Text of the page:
Resilience in Real Life
Who do you see practicing resilience? When you start noticing resiliency you may start to see it in more places than you'd imagined. Our dear friends Jeff and Bridget Dunbar from Baton Rouge, Louisiana have given me permission to share with you their Christmas letter. It's not what you think. This family lives life with intensity and their sense of humor is every bit as intense; in fact, it takes a great deal of courage and hope to live with the conviction that life is basically pretty funny. I hope you see what I see in this Christmas letter. I hope their reflection allows you to look at your own life with greater understanding and affection. Don't skip the footnotes ;) They're my favorite.
P.S. If you want to reflect more seriously, check out Angela Duckworth's grit scale. Grit is not the same as resilience, but I sense that they are related practices.
December 12, 2019
Our Lady of Guadalupe
For the 3rd consecutive year the Dunbar family Christmas letter is being written in December.
Pauline is three years old. She receives some parenting, but mostly just suggestions. At one point I thought she may have a hearing problem, but she hears certain words perfectly such as chocolate and doggy. At night we pray and I dutifully bring her to bed. A few minutes later she appears next to my bed and before I can admonish, the kryptonic words are uttered with puppy eyes: “Watch a soccer video with you, daddy?”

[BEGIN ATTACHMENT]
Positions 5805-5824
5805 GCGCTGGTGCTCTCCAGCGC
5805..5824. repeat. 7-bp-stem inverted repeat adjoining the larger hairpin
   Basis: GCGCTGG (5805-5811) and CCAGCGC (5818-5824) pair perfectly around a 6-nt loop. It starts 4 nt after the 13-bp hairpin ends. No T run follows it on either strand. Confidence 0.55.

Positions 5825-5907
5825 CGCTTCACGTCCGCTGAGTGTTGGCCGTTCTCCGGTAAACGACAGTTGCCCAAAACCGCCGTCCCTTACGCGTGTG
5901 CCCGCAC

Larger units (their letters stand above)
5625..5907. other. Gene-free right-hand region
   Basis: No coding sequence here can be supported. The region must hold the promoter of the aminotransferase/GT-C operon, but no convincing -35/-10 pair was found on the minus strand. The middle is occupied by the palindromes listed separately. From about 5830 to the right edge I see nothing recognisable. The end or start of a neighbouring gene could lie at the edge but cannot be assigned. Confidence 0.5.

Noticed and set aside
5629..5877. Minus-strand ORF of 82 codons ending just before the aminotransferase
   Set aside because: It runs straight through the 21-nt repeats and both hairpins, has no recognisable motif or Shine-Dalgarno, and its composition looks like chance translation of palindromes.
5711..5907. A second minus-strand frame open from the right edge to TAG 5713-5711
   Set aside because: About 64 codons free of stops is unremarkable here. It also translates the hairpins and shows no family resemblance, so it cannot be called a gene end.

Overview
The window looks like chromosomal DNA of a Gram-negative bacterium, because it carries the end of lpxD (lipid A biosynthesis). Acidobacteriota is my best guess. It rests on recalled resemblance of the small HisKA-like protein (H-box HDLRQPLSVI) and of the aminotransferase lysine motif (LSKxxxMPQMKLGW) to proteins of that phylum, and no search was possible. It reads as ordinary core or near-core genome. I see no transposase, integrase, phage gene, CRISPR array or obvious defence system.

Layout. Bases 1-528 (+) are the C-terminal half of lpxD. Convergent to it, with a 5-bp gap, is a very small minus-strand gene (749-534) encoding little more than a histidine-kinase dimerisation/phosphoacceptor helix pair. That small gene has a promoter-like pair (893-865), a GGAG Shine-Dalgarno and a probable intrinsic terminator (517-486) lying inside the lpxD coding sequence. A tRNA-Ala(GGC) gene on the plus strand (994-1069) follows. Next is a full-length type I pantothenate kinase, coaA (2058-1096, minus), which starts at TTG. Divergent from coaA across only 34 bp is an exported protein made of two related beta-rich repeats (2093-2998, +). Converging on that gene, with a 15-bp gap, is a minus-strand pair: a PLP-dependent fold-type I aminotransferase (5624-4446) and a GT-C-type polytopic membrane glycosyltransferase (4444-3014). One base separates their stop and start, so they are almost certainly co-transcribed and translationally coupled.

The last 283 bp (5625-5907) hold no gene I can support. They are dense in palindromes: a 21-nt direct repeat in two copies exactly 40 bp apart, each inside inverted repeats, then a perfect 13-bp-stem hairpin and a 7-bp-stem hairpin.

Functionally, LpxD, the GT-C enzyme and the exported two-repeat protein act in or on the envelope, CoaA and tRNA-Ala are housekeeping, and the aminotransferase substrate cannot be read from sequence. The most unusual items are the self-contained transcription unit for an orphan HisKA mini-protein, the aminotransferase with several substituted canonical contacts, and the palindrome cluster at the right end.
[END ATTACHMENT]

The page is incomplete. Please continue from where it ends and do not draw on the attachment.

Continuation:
Pauline’s sidekick is big sister Sophia. She has the classic 5th of six children personality dynamic. Specifically it’s her wit in a witty family that causes her to stand out. This extraordinary sense of humor pairs well with the judgement of one who’s not yet the age of reason. She’ll often get in trouble and then make everyone laugh. We finish laughing and then stare at each other in mutual amnesia while Sophia smiles smugly.
In the 2nd chapter of Sirach we hear that “worthy men are (refined) in the crucible of humiliation”. So I took Bridget and the kids camping last month. A few rules to remember when you camp: make sure everyone has a sleeping bag, don’t camp when it’s raining and cold, and don’t sleep next to a child who literally fights and screams while they’re sleeping. Sophia was lying next to me and would punch me and scream and then lay her head down gently. Meanwhile, I’m wondering why the sun won’t come up as the refinement process seems protracted.
Cecilia is now in 2nd grade. As you may recall from last year, we had to temper her rough play at recess. Through the grapevine we understand that the 3rd grade boys call her “danger dome” Bridget and I understand that every child is different and require varying parental strategies. In this case we’re implementing an increase (doubling) to the dowry budget.